Women lost fat and gained muscle without dieting or even training by making one easy change to their meals. Here it is.
Talk to the average out-of-date dietician and they’ll tell you that women need between 40 and 50 grams of protein daily. Poke around the nutrition journals and you’ll find that the average woman often gets even less than that. Today’s average woman is, in fact, overweight or obese – two out of every three American females, according to the Office on Women’s Health.
Many of those overweight women fall into a category called “normal weight obesity.” We call it skinny fat. Technically, that’s when a person has what’s considered a normal body weight but a high percentage of body fat and hardly any muscle. The scale says, “You’re fine,” but the mirror says, “You’re squishy.” And science says you’re in store for a host of future metabolic diseases.
How do you fix skinny fat? Well, the usual: clean up your diet and lift weights. But one study gave us another tip: eat more protein. You probably guessed that. But the surprising part here is that when women bumped up their protein intake while consuming a maintenance number of calories, they gained muscle and lost fat… at the same time… without working out. And it only took an additional 46 grams of protein to do it.
Hey, I’m a protein fanboy, but this surprised even me. Let’s review the study.
Researchers recruited 47 sedentary, skinny-fat women between 30 and 60 and divided them into two groups:
- Standard Protein Group: On average, these gals consumed 69 grams of protein per day (0.5 grams/pound of body weight).
- High Protein Group: On average, this group consumed 115 grams per day (46 more grams than the standard protein group, or 0.8 grams of protein per pound of body weight.)
Both groups were given maintenance-calorie meal plans to follow for 12 weeks – they shouldn’t have gained or lost weight. They were all told to keep doing what they always do when it came to exercise, which wasn’t much. (In fact, one woman was booted from the study because she started exercising! Good for her, but that would’ve thrown off the study, which only focused on protein intake.)
Remember, both groups consumed a maintenance level of calories, just under 2000 per day. Here’s what happened after 12 weeks:
- Standard Protein Group (68g per day): Gained 0.4 pounds of fat. Lost 0.6 pounds of muscle.
- High Protein Group (115g per day): Lost 2 pounds of fat. Gained 2.8 pounds of muscle.
Here are the big takeaways and holy-crap findings:
Even though they were eating maintenance calories, the “standard” protein group gained some fat and lost some muscle. Their body weights probably stayed the same, reminding us once again that the scale is largely bullshit. Body composition is what matters.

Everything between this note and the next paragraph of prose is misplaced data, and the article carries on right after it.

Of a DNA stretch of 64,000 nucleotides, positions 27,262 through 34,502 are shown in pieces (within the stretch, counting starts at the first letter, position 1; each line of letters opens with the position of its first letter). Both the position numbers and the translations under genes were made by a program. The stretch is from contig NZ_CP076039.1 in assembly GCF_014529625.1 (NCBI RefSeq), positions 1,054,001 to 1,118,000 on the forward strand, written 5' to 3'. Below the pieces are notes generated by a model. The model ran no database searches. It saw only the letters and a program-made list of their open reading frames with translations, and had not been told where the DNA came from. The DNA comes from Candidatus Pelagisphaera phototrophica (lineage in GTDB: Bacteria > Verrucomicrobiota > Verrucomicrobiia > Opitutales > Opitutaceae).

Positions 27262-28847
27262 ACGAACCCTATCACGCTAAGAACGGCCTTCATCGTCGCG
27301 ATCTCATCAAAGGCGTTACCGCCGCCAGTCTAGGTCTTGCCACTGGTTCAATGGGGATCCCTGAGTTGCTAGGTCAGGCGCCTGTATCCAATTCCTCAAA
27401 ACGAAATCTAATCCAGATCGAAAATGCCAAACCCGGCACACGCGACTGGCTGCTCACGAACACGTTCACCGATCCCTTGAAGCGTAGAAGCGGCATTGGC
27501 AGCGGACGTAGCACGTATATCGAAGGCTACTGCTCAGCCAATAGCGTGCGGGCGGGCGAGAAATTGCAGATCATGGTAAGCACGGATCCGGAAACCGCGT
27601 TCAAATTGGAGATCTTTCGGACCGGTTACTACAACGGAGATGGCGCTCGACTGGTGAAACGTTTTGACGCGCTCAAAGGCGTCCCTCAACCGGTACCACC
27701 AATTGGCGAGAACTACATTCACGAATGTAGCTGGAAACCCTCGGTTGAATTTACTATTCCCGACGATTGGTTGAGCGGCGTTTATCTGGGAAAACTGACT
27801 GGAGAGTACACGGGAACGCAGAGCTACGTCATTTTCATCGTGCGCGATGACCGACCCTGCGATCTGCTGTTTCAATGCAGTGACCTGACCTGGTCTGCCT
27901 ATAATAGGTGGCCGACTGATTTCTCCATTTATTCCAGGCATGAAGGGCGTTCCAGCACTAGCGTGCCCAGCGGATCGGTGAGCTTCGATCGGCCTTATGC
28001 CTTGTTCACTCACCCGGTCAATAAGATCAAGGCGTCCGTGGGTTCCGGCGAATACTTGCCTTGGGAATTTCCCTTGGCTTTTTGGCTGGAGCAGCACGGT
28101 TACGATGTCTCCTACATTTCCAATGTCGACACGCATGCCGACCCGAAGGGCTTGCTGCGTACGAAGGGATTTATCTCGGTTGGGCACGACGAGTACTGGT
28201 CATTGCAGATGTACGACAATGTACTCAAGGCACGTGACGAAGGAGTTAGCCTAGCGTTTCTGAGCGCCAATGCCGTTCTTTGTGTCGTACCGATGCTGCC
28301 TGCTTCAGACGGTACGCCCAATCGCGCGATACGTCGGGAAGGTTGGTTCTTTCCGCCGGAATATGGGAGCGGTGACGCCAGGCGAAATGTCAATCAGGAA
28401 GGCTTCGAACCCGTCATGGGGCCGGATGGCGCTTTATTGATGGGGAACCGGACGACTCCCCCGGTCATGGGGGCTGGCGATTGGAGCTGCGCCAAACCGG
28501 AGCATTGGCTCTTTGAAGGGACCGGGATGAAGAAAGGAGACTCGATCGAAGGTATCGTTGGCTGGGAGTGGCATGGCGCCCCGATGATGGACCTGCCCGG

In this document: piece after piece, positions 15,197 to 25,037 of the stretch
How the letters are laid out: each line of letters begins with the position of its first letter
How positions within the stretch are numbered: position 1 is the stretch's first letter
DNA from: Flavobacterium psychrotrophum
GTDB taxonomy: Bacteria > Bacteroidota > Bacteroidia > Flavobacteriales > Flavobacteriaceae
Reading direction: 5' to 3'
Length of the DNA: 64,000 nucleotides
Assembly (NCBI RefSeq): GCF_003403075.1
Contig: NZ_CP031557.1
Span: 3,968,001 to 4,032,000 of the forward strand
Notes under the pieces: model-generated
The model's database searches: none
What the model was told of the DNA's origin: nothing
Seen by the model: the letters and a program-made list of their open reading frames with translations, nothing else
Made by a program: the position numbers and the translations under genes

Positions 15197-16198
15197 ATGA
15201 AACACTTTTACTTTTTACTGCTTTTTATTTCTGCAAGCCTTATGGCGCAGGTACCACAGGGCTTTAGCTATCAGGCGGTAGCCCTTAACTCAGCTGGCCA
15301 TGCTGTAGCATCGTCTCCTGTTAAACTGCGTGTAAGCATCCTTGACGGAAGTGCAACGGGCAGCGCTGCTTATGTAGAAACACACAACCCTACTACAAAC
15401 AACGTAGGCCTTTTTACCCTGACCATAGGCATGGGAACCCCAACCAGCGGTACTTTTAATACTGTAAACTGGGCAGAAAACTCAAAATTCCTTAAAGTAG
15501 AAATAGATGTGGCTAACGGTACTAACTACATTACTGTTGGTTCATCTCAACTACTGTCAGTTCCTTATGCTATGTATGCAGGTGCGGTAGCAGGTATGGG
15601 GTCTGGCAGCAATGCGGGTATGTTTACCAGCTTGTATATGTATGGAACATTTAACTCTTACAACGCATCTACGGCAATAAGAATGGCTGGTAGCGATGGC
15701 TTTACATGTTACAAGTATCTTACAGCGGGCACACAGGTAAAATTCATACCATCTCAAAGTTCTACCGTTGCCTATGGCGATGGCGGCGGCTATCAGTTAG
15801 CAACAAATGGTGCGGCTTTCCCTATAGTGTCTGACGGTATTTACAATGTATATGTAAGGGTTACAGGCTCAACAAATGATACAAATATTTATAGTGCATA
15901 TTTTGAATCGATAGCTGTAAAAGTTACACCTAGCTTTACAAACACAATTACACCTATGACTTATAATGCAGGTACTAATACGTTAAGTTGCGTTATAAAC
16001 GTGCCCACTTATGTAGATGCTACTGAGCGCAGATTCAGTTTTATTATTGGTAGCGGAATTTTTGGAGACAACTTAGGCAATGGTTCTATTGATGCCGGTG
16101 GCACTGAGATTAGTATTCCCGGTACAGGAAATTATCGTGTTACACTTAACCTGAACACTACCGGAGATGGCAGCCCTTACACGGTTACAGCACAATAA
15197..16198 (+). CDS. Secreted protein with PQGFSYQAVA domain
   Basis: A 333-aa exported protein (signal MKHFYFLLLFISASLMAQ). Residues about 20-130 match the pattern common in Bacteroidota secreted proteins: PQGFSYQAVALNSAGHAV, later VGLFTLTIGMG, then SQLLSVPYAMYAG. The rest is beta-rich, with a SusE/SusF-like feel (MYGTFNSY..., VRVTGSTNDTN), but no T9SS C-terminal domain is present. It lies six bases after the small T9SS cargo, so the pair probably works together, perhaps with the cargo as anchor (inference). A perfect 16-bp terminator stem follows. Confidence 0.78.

The standard protein group consumed more protein than the average female and more than some dumbass dieticians recommend for women. Their body comp still got worse.
Extend this eating plan and the standard protein group, without even overeating, would gain almost 2 pounds of fat per year while atrophying about 2.5 pounds of muscle. In just five years, well, they’d be a sloppy mess, especially when you factor in the downgraded metabolism. This tells us that “maintenance-calorie eating” isn’t really maintenance, not without a higher protein intake and, ideally, resistance training.
The high protein group gained almost 3 pounds of muscle without lifting weights and lost 2 pounds of fat. (Imagine if they’d trained!) While calories are important, we need to drop the “calories in, calories out” and “a calorie is a calorie” mantras. Clearly, over time, there’s a little more to it than that, mainly the amount of protein that makes up those daily calories.
Both groups were eating roughly the same number of calories. The high protein group fit that extra protein in by replacing some carbs. However, their diet plans were not low-carb; they consumed about 200 grams daily. This is generally what happens when people adopt a high-protein diet: it’s more satiating, they’re not as hungry, and carby foods and snacks are unconsciously reduced.
A couple of the women in this study couldn’t complete it because they weren’t compliant with their supplied meal plans. I suspect they were in the high-protein group. Eating over 100 grams of protein daily is daunting to the average person.
They were told not to use supplements, but a single daily protein shake would’ve fulfilled their needs. Two scoops of Metabolic Drive (on Amazon) contain 42 grams of protein, almost exactly what the high protein group needed to add to their diets.
Even experienced male lifters sometimes fall short of their protein needs. Whether you go by the “.8 grams per pound of body weight” minimal guideline or just keep it simple and try to hit about 1 gram per pound, it’s easy to slip when things get busy. Given all of protein’s benefits, I’ve long suggested the simple idea of having two shakes per day, which triggers what’s called the Protein Leverage Effect.
The rest of your protein needs are easily fulfilled with regular foods, hunger is controlled, and you’ll likely make other dietary improvements without even thinking about, like bringing down the junky carbs a little. Over just a few months, you’ll look better, usually without having to count a single calorie. Check out the full plan here: The Protein-First Diet Strategy.
Note: Thanks to Dr. Bill Campbell for bringing this study to my attention in his Body By Science newsletter.